Ukraine drones may grab all the headlines, but armed drones are enabling lethal force around the globe

President Zelensky stand with a ‘suicide drone’ in Kyiv, Oct 2022

As we reach the first anniversary of Russia’s invasion of Ukraine, you could be forgiven for thinking that the on-going conflict in eastern Europe has become the epicentre of the use of drones.

However, while the use of UAVs by Ukrainian and Russian forces has been very significant, it is important to be aware that there are real and important differences between the use of mainly small drone systems by parties in that conflict, and the use of large armed drones by other states such as the US, UK, Israel and Turkey even since the beginning of 2023.

Drones use in the Ukraine war

Over the past year, hardly a report on the war has failed to mention Ukraine’s use of surveillance drones to zero in Ukrainian artillery and rocket attacks on Russian forces or more recently, Russia’s use of Iranian  so called ‘suicide drones’ to attack Ukrainian targets.

Early on in the conflict, Ukraine deployed a number of larger armed Turkish Bayraktar TB2 drones.  Media reports at the time lauded the use of these as a game-changer and some even went so far as to suggest that use of armed drones would be strategically significant in the conflict.  However it quickly became apparent that the Bayraktar drones were very vulnerable to air-to-ground missiles as many were shot-down or crashed (see our crash database) and they quickly disappeared from the battlefield.  Some suggest that a few Bayraktars remain hidden and are being used covertly or kept for future operations but it is impossible to verify such claims.

Russia has at least one type of the larger armed medium altitude, long endurance (MALE) drone in its inventory – the Inokhodets or Orion (not to be confused with the much smaller and ubiquitous surveillance drone, the Orlan).  However, like the Bayraktar, the armed drone seems to have disappeared from the skies after one was shot down in April 2022.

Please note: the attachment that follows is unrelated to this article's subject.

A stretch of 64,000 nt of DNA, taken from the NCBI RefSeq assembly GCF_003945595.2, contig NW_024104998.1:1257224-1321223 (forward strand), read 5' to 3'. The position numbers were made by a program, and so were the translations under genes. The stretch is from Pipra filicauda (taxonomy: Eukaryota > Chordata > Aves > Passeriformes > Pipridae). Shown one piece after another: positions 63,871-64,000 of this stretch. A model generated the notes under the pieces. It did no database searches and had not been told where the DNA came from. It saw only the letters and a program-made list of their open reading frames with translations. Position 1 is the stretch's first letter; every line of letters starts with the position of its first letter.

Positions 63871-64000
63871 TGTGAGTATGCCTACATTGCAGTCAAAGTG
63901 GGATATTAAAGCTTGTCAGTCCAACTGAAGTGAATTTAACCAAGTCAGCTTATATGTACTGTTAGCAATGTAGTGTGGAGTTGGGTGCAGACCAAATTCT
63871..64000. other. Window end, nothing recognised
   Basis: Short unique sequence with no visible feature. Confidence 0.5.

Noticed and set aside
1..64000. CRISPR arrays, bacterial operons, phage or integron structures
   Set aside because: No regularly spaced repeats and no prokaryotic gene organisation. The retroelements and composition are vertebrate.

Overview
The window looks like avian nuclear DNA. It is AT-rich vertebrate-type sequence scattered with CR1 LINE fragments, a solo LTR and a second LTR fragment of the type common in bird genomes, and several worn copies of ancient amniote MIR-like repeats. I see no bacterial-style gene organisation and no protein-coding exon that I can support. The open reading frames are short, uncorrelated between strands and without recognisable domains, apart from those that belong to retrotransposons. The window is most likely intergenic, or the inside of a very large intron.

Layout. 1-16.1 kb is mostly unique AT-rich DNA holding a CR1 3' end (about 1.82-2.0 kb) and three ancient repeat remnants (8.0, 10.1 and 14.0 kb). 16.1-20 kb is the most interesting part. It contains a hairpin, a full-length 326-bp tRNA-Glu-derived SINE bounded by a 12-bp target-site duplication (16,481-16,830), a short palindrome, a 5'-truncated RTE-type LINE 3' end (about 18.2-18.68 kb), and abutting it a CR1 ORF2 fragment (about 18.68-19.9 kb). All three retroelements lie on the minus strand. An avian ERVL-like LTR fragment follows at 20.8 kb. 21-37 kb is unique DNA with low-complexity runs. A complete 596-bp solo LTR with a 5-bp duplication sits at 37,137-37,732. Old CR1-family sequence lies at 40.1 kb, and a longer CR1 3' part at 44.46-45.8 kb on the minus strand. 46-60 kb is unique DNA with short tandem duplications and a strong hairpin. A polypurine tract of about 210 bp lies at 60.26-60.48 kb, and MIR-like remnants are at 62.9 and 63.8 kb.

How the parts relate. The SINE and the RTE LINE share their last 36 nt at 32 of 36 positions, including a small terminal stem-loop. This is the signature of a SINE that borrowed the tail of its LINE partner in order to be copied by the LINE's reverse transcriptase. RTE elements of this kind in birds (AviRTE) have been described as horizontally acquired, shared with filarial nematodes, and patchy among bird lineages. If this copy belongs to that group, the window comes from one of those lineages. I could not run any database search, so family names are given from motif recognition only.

Both sides have also occasionally used very old, soviet-era unmanned aircraft such as the Tupolev Strizh or Reys as missiles.

More recently, Russia has also used systems acquired from Iran. These have mainly been the Shahed 131/136 which are  technically loitering munitions that can only be used once, and have gained the moniker of ‘suicide drones’ in the press.  Alongside Russia is known to have acquired Iranian Mohajer-6 armed drones (one was filmed being fished out of the Black Sea after it was shot down/crashed) and, according to US sources, the Shahed 191 /129 armed UAVS, but these have not been seen in use.

Alongside the use of loitering munitions, both sides have primarily used small, short range drones for reconnaissance and  surveillance as well as targeting of artillery and rocket systems. While the use of drones in this way has been very significant – indeed perhaps the most significant use of drones for this purpose in any conflict until now – it is very different to how some states are using armed drones elsewhere.

Armed drone attacks outside of Ukraine virtually ignored

Even since the beginning of 2023, let alone the start of the Ukraine war, there has been significant use of armed drones by the states including the US, Israel and Turkey to conduct unlawful attacks.  These strikes, however, only get a fraction of the amount of media attention that drone use in Ukraine has, and are virtually ignored by the international community.  Read more

A snapshot of permanent war: drone strikes in the first six weeks of 2015

The use of armed drones to launch lethal strikes around the globe is rapidly becoming normalised. Despite widespread ethical, political and legal misgivings and the danger to global peace and security from the precedent that such strikes set, US, British and Israeli drones carried out numerous strikes in the first few weeks of 2015. Pictures of an apparent Chinese armed drone that had crashed in Nigeria also surfaced in a worrying sign of the further spread of such systems. Read more

The idiocy of drone strikes